Governments tap public input

Technology is providing public officials with new ways to solicit public input for transportation and development plans.

Internet surveys, Web-based policy simulations and audience response systems are tools that regional planners can use to gain greater public participation, according to panelists at a session of the Transportation Research Board's annual conference in Washington, D.C.

Relying on public meetings usually does not generate enough turnout to gauge community opinion accurately. "The problem isn't with the citizens but with typical meeting formats," said Lisa Beever, a researcher with the Charlotte County-Punta Gorda Metropolitan Planning Organization in Florida. "Why would an average citizen come to a tedious public meeting where they have limited opportunity to participate?"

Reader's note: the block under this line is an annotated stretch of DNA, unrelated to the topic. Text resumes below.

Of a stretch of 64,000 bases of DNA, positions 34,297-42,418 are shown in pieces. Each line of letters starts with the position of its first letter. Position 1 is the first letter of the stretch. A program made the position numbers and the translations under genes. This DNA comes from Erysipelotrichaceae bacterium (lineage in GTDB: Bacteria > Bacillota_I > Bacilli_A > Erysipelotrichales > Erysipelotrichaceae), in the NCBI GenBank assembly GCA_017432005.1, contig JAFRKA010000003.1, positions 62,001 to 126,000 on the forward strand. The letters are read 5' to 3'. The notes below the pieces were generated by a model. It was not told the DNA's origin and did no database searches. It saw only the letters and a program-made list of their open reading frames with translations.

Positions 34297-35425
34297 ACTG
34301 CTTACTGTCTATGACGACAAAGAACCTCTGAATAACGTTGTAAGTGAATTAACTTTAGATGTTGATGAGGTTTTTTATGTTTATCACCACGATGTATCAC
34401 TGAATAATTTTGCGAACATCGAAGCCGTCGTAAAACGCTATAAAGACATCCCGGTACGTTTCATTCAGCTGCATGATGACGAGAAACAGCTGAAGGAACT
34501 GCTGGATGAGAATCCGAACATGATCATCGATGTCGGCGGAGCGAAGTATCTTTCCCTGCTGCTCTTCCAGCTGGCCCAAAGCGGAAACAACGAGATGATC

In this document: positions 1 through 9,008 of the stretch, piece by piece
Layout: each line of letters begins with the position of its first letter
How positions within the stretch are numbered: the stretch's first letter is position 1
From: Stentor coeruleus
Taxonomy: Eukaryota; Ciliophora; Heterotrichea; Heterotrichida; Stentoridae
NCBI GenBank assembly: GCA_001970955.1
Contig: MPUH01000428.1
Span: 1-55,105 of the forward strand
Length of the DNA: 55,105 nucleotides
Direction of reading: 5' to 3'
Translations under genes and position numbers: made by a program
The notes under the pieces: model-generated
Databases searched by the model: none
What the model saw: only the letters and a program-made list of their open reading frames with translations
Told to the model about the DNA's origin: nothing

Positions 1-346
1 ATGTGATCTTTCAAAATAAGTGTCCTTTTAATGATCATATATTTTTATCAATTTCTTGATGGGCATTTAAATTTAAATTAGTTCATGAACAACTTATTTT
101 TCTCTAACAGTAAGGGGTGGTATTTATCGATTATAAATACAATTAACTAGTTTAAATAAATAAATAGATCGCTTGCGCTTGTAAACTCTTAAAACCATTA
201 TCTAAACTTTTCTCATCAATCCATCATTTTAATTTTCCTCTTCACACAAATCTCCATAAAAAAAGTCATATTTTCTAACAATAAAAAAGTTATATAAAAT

To help that, planner Tom Phillips created TownMeetingDirect.com. The Seattle-based company uses visual surveys over the Internet to help communities develop more accurate readings of public preferences.

The customized questionnaires show pictures of various types of street improvements, housing, open space and mass transit. "Before" and "after" slides help people see the impact of their choices.

Denton, Texas, used TownMeetingDirect.com to develop zoning regulations. About 1 percent of the city's 80,000 residents took the survey on the city's Web site. To maximize participation, the city heavily promoted the survey and offered weekly prizes, the most popular of which was a free year of garbage pickup.

Las Vegas, Nev., and Hillsborough, N.J., also used Phillips' system, which incorporates product research methodology, to help develop comprehensive plans and main street plans.

Phillips said his approach does not ensure a representative sample, but said it is a way to "reach beyond the vocal minority."

"It's more like an election than it is a random survey," he said.

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